Friday, November 11, 2011

A North Woods Haunting

            As a fisherman, all my life I have been intrigued and haunted by waters.  And as far as my angling career has taken me, I have been haunted by fish lost.  A summer trip to Northern Vermont brought me home and my hopes up.  My yearning for trout in a mystic place made my most recent loss much more important.

My twelve-year- old brother and I were staying with our grandparents in their bed and breakfast cabin in Vermont’s Northeast Kingdom.  We had the whole month of July to adventure and fish at our own dispense—a dream of mine a long time coming.  While most of my days were occupied filling the seemingly endless woodshed, I was still left several hours each day to spend on the water.
            It is this time of year that the warm, summer air in Vermont brings about the swelling of blueberries, and it was to these tasty berries that the grandparents were devoting the latter half of their day to.  As for my brother and I, we grabbed our fishing gear and peddled our bikes down the road to the nearest glacial pond.  The sky was clear, and the temperature was in the seventies, and even though the trout probably wouldn’t be very active, the canoe seemed to be begging for use.
            My brother in the bow shoved the craft from the rocks on shore and I pointed us in the direction of the piece of shore near a small island we usually fished for Smallmouth and Yellow Perch.  Over the course of an hour, many scrappy smallmouth bent our rods.  We were hunting for table fare though, and were only keeping the tasty Yellow Perch.
We fished South, down the rocky bank, until we reached the shallow, rocky southern end of the pond, where we slid a few perch onto the stringer.  We hung around there for a while, fishing the flat thoroughly, adding still more smallmouth to the ranks of fish caught.
            It must have been past noon by this point, because the two of us were getting hungry.  So I pushed us off from the sandy shore the light, north breeze had pushed us onto, and pointed the bow of the canoe down the shoreline towards the camp where we tie up.
            As we emerged from the shallow south bay, and the rocky lake bottom slipped out of view, I wedged my medium weight rod in the canoe and opened the bail to try some trolling.  Finding the speed of the canoe too fast, I relieved my younger brother of his paddling duty, and towed the lure myself.  I had never caught a trout out of the pond, but I hoped to on my white Roadrunner on the way back to the camp.
            A few minutes passed—uneventful.  My brother broke the silence with a criticizing query.
“Do fish really swim out in the middle of the pond?”
As I attempted to answer his question, my lure lodged in something solid and the rod steadily started to bend.  I threw the canoe in reverse to retrieve my lure from the snag when the rod tip throbbed.  The events that followed were surreal.
            The initial throb of the rod tip wasn’t enough to convince me that anything in the pond was large enough to bend the medium rod double.  The first powerful surge brought me to my senses, and as I tried to guess what kind of fish I was tied into, ruled out every fish I knew to inhabit the pond.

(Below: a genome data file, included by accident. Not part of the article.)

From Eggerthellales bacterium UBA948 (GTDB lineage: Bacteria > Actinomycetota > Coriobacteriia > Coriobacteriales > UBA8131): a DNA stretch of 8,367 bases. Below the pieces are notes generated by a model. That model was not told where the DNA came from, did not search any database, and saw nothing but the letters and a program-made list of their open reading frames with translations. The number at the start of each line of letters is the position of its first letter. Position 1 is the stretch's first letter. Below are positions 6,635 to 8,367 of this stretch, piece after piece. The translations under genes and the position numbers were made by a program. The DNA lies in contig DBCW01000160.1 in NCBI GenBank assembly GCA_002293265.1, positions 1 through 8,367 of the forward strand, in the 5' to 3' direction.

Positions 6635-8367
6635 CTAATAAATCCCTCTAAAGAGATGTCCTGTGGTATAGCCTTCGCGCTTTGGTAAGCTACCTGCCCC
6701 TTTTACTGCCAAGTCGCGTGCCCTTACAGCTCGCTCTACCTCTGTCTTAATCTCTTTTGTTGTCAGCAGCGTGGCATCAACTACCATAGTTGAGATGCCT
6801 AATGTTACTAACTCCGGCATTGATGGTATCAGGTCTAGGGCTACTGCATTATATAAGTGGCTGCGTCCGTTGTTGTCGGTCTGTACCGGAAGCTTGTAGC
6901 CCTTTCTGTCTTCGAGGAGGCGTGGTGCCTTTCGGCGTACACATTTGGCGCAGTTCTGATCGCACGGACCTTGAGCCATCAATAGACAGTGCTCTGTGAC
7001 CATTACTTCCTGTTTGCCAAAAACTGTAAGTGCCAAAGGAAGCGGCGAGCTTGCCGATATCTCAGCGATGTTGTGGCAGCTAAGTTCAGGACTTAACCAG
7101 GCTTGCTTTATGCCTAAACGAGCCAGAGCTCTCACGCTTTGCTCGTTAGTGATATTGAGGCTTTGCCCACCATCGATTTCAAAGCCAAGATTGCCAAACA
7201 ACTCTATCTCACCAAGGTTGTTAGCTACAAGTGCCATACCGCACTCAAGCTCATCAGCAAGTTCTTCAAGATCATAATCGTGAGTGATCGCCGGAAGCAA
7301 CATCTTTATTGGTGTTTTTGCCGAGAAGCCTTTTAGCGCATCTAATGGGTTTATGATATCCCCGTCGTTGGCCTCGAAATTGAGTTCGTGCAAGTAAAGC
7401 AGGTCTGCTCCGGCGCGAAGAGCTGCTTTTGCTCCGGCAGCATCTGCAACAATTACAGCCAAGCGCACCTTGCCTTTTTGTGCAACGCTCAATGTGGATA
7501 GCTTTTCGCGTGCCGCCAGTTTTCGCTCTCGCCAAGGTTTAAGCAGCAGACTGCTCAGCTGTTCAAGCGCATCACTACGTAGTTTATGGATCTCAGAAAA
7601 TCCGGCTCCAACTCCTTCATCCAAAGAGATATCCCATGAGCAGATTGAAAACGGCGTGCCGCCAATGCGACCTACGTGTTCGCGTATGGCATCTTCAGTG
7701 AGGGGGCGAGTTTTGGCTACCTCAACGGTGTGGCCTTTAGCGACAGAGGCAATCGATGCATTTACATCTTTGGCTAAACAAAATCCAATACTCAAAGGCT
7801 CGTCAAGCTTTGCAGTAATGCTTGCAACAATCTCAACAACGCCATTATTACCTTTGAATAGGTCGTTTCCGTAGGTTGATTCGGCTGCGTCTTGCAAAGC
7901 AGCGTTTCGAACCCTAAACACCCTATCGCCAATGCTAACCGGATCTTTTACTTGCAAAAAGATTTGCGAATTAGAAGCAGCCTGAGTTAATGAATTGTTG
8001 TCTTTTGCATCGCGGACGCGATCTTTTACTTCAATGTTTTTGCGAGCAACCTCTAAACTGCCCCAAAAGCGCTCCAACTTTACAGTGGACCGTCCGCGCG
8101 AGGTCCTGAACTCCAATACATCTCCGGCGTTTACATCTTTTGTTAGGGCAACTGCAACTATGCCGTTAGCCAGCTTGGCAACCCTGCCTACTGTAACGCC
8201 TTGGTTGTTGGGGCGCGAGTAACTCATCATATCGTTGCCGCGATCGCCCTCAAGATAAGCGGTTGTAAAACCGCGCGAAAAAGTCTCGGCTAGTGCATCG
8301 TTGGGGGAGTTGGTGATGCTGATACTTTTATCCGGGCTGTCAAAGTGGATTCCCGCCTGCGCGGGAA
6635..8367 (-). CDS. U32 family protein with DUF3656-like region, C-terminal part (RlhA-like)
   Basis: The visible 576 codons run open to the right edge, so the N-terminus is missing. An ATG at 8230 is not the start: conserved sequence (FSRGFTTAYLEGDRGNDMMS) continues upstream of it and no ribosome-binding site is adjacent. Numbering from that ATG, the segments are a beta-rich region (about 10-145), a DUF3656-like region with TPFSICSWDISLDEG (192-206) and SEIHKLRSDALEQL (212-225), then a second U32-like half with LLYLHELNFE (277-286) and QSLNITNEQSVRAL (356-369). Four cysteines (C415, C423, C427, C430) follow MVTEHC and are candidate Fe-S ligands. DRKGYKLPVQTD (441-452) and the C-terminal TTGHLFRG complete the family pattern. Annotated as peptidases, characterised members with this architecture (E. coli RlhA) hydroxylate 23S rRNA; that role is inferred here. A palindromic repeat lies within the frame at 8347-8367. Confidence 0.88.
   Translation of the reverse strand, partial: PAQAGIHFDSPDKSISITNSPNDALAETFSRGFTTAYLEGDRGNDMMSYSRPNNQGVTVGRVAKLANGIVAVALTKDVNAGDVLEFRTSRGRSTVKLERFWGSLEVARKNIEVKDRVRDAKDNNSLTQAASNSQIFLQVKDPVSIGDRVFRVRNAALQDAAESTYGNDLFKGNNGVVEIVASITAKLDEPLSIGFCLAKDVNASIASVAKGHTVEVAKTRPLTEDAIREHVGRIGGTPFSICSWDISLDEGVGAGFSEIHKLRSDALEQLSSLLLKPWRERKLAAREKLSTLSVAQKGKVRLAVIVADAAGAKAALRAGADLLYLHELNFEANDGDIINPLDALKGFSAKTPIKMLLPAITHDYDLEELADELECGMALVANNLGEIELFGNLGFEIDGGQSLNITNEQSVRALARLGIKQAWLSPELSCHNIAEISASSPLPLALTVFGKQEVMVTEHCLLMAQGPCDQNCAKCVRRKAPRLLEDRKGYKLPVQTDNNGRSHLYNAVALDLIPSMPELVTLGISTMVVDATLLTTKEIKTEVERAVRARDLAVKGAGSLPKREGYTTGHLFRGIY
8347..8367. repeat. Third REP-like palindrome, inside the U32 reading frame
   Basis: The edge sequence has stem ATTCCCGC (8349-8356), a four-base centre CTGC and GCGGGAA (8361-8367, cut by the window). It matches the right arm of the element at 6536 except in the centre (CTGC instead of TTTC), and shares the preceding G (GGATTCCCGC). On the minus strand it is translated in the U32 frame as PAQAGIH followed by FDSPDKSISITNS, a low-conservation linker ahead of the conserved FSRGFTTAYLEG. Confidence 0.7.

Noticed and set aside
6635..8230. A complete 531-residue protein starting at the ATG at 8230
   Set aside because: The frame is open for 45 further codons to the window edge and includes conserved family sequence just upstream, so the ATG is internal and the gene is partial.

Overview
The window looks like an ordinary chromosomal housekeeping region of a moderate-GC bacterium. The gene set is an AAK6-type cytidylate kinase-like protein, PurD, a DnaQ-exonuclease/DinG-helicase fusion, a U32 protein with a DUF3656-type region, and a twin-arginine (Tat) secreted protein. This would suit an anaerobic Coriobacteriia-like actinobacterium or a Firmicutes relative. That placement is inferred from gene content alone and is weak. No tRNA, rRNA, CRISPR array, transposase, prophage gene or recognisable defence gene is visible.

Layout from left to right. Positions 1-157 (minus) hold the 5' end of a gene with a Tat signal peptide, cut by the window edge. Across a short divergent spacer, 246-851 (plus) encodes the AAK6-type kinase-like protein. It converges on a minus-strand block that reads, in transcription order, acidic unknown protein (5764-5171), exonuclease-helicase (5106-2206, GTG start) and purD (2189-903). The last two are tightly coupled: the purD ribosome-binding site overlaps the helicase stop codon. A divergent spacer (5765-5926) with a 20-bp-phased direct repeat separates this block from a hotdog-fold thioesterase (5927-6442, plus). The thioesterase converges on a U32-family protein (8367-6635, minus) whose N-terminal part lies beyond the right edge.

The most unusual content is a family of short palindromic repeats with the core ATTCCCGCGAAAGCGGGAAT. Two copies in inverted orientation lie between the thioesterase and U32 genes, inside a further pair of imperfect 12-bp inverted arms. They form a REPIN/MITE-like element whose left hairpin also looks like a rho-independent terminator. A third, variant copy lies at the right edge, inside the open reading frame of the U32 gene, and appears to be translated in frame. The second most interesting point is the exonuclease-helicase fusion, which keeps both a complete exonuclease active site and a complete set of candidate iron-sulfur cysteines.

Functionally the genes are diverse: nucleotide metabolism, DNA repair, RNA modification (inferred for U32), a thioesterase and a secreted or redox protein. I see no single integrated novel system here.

In what seemed like hours, I got no view of the hefty fish.  The line headed for the surface, but I prevented the jump, intending to keep the hook in its mouth.  In another fit of rage, the fish bored down on the lake bottom, turned, and started to rise just as fast.  I thought to myself, “Here she comes.”
A half second later, a gray-green missile cleared the water by feet, showing just a narrow view of its flank and its snow white belly.  Adrenaline shot through my body as the long fish sliced back into the dark, clear water like a loon after a fish.
I put more pressure on the fish as he entered the water, pointing his head towards our craft, spinning helplessly at the mercy of the fish.  It was almost under the canoe now, and I realized that the size of the hook and the fact that I didn’t get a true hook-set put me in a position to land this fish as fast as possible.
With the fish just feet below me in the stern, tension was easing up on the rod, and I prepared myself, clearing space at my feet, to boat the magnificent creature.
My eyes probed the clear water beside me, hopeful and expecting as ever.  Just as I was making out a different texture in the water, my query turned and dug his nose down into the rocky bottom.
At this moment, the rod straightened abruptly, my spirit flattened, and the fish wiggled back into the unknown.  Just as the fight seemed to be a dream, the twirling Roadrunner returning to the surface from the unknown depths seemed to be a harsh reality.  A familiar feeling began to set in.
My mood soon rebounded, as my knees and hands began to tremble, and a smile replaced my gaping mouth.  I called to my brother in the bow, asking him to indicate on his paddle how long he took the fish to be.  Without hesitation, he lifted his paddle, with his hands glued in the paddling position, indicating the neck of the paddle.
“That’s what I thought,” I said, admiring my paddle.
I began to study my lure and line for signs of teeth, but none existed—not even chipped paint, or tearing on the plastic grub.  A soft-mouthed fish had engulfed the lure, and it was at this moment that I realized I had just lost the biggest trout of my life—a good thirty inches, maybe eight pounds.
We paddled back to camp in excited conversation.  The water that swirled around my paddle now carried an utterly different meaning.  Once again, my head swam with thoughts of my experience, and the dreams and attempts to reproduce the fish in the weeks that followed all seemed to push me towards the harsh realization that I may not get another chance at the fish I now wanted so badly.
“This is why.” I thought to myself, “This is why I’m here.”

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